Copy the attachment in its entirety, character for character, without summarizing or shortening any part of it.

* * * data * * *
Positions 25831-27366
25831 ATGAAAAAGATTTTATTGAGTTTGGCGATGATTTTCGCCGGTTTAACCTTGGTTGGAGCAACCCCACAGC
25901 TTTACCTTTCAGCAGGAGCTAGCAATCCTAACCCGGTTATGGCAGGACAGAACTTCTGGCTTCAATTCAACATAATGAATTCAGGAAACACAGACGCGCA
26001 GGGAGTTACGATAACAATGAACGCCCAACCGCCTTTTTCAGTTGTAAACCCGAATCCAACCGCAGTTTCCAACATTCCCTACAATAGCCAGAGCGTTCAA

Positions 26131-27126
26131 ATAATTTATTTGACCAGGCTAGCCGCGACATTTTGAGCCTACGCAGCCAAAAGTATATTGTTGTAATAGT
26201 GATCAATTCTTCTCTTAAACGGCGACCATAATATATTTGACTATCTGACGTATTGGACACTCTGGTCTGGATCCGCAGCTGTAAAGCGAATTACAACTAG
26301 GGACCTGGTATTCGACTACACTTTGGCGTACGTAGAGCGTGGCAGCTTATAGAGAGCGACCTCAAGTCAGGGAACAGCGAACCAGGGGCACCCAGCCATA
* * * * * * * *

Positions 25831-27366
25831 ATGAAAAAGATTTTATTGAGTTTGGCGATGATTTTCGCCGGTTTAACCTTGGTTGGAGCAACCCCACAGC
25901 TTTACCTTTCAGCAGGAGCTAGCAATCCTAACCCGGTTATGGCAGGACAGAACTTCTGGCTTCAATTCAACATAATGAATTCAGGAAACACAGACGCGCA
26001 GGGAGTTACGATAACAATGAACGCCCAACCGCCTTTTTCAGTTGTAAACCCGAATCCAACCGCAGTTTCCAACATTCCCTACAATAGCCAGAGCGTTCAA

Positions 26131-27126
26131 ATAATTTATTTGACCAGGCTAGCCGCGACATTTTGAGCCTACGCAGCCAAAAGTATATTGTTGTAATAGT
26201 GATCAATTCTTCTCTTAAACGGCGACCATAATATATTTGACTATCTGACGTATTGGACACTCTGGTCTGGATCCGCAGCTGTAAAGCGAATTACAACTAG
26301 GGACCTGGTATTCGACTACACTTTGGCGTACGTAGAGCGTGGCAGCTTATAGAGAGCGACCTCAAGTCAGGGAACAGCGAACCAGGGGCACCCAGCCATA